Featured Research

from universities, journals, and other organizations

Increase in Arctic cyclones is linked to climate change

Date:
February 18, 2014
Source:
Wiley
Summary:
Winter in the Arctic is not only cold and dark; it is also storm season when hurricane-like cyclones traverse the northern waters from Iceland to Alaska. These cyclones are characterized by strong localized drops in sea level pressure, and as Arctic-wide decreases in sea level pressure are one of the expected results of climate change, this could increase extreme Arctic cyclone activity, including powerful storms in the spring and fall. A new study uses historical climate model simulations to demonstrate that there has been an Arctic-wide decrease in sea level pressure since the 1800's.

Strong Arctic cyclone.
Credit: NASA

Winter in the Arctic is not only cold and dark; it is also storm season when hurricane-like cyclones traverse the northern waters from Iceland to Alaska. These cyclones are characterized by strong localized drops in sea level pressure, and as Arctic-wide decreases in sea level pressure are one of the expected results of climate change, this could increase extreme Arctic cyclone activity, including powerful storms in the spring and fall.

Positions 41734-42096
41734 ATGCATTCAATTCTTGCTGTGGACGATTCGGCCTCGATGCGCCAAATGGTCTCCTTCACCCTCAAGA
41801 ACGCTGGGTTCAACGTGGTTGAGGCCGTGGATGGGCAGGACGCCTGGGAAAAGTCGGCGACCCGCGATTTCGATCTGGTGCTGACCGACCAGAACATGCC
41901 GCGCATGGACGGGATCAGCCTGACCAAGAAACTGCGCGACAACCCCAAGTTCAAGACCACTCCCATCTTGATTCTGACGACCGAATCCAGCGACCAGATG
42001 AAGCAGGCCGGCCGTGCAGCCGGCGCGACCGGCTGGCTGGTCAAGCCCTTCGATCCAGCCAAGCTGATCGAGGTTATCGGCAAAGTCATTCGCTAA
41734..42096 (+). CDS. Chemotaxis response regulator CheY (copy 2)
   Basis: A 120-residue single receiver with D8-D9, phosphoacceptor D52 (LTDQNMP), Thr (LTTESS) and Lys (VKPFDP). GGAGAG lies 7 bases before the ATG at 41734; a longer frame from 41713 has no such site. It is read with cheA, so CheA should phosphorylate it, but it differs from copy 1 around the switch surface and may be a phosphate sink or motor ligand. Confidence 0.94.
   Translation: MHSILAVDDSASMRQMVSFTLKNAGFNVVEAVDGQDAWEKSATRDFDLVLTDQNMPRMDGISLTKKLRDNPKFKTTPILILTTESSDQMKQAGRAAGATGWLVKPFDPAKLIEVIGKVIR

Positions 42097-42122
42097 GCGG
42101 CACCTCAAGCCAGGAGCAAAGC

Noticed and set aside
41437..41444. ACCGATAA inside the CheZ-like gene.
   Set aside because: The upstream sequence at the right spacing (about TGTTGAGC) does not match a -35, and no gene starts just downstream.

Related Articles


A new study in Geophysical Research Letters uses historical climate model simulations to demonstrate that there has been an Arctic-wide decrease in sea level pressure since the 1800's.

"This research shows that the Arctic appears to be expressing symptoms expected from ongoing climate change," said Dr. Stephen Vavrus from the University of Wisconsin-Madison. "The long-term decline in atmospheric pressure over most of the Arctic is consistent with the response typically simulated by climate models to greenhouse warming, and this study finds a general corresponding increase in the frequency of extreme Arctic cyclones since the middle 19th century."